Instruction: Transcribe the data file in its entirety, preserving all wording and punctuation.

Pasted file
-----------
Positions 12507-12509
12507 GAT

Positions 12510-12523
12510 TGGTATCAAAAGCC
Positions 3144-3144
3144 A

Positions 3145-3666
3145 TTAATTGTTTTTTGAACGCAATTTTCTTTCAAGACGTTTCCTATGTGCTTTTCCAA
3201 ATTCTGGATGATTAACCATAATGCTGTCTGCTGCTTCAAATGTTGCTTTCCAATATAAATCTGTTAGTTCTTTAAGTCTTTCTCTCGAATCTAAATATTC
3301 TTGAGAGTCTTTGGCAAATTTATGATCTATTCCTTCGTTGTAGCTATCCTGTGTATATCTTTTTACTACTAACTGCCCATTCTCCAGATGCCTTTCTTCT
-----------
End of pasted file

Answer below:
Positions 12507-12509
12507 GAT

Positions 12510-12523
12510 TGGTATCAAAAGCC
Positions 3144-3144
3144 A

Positions 3145-3666
3145 TTAATTGTTTTTTGAACGCAATTTTCTTTCAAGACGTTTCCTATGTGCTTTTCCAA
3201 ATTCTGGATGATTAACCATAATGCTGTCTGCTGCTTCAAATGTTGCTTTCCAATATAAATCTGTTAGTTCTTTAAGTCTTTCTCTCGAATCTAAATATTC
3301 TTGAGAGTCTTTGGCAAATTTATGATCTATTCCTTCGTTGTAGCTATCCTGTGTATATCTTTTTACTACTAACTGCCCATTCTCCAGATGCCTTTCTTCT